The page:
Operational security is a bit like tradecraft — it is the set of techniques an organization uses to avoid being subject to the will of its opponents. It includes systems where existing members vouch for newcomers, secure channels of communication, and so on.
One notable thing about the Keystone XL protest in Washington is that there was none of that. All the information was online: when and where to show up for training, the aims of the organizers, the tactics to be used, the real name and photo of everyone getting arrested, and so on.
Regardless of how they felt about Keystone XL or civil disobedience, anyone who wanted to could have come to the training, to the action itself, and to the jail where participants were released.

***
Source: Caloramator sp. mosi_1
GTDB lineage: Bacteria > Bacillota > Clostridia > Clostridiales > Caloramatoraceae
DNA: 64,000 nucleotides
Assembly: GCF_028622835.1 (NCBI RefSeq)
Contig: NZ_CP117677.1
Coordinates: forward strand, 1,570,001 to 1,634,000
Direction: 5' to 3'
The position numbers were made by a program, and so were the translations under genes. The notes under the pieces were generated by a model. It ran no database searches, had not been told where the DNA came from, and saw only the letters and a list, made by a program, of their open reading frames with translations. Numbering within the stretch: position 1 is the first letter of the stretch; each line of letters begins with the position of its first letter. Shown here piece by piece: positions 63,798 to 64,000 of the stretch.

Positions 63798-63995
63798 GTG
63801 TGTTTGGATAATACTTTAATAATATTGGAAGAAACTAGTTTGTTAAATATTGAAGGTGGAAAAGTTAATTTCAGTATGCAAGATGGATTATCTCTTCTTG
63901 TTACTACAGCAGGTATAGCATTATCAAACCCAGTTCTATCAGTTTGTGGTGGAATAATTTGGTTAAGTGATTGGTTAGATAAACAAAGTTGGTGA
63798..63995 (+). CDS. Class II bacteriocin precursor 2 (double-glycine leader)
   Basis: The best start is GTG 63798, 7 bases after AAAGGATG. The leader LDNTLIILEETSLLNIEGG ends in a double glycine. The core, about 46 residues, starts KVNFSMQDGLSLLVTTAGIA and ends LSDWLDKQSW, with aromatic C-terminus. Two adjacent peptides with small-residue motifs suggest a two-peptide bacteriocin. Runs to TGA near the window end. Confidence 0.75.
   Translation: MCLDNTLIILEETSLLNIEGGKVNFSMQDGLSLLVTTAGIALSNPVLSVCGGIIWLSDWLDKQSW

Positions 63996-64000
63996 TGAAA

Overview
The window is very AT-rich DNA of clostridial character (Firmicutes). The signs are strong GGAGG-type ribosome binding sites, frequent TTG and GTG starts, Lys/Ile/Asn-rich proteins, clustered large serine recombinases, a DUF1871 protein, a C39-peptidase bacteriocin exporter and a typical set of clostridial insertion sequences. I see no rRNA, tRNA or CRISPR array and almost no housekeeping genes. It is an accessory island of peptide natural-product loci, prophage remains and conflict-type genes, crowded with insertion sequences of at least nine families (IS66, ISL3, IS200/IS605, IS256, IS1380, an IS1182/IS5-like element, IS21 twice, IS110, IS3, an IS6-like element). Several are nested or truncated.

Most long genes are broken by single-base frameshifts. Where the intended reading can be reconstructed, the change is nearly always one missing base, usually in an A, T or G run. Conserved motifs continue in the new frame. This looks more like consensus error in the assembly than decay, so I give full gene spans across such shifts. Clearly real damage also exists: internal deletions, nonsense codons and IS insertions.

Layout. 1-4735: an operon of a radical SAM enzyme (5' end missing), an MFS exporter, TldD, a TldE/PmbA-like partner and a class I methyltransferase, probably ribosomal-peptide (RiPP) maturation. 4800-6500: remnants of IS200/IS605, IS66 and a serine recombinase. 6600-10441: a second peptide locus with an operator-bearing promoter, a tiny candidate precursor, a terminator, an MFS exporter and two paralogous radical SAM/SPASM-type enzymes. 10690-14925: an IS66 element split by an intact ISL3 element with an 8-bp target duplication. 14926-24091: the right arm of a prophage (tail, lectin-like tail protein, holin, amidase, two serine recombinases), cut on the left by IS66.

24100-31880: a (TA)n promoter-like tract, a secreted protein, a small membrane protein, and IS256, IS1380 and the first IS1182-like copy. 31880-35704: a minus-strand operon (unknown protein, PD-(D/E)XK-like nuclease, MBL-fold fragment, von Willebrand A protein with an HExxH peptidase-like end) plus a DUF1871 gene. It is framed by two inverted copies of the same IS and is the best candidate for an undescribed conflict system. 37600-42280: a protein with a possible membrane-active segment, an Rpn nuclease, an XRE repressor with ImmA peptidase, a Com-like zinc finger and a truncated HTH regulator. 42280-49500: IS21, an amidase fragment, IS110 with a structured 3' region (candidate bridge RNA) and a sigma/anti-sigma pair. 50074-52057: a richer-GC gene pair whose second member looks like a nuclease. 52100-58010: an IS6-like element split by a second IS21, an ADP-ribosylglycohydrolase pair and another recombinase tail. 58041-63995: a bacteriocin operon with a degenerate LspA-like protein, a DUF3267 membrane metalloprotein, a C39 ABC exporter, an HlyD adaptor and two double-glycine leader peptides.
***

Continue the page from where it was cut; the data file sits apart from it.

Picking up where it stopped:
That openness was necessary to bring together, train, and organize 1200 participants in 15 days. It is also evidence of the strong moral arguments for what was being done. The act of civil disobedience is open defiance against an unjust law, rule, or organization. The strength comes from the clear moral case of the participants and from their dedication.
The open and inclusive character of the Keystone protest were evidence of both of those qualities.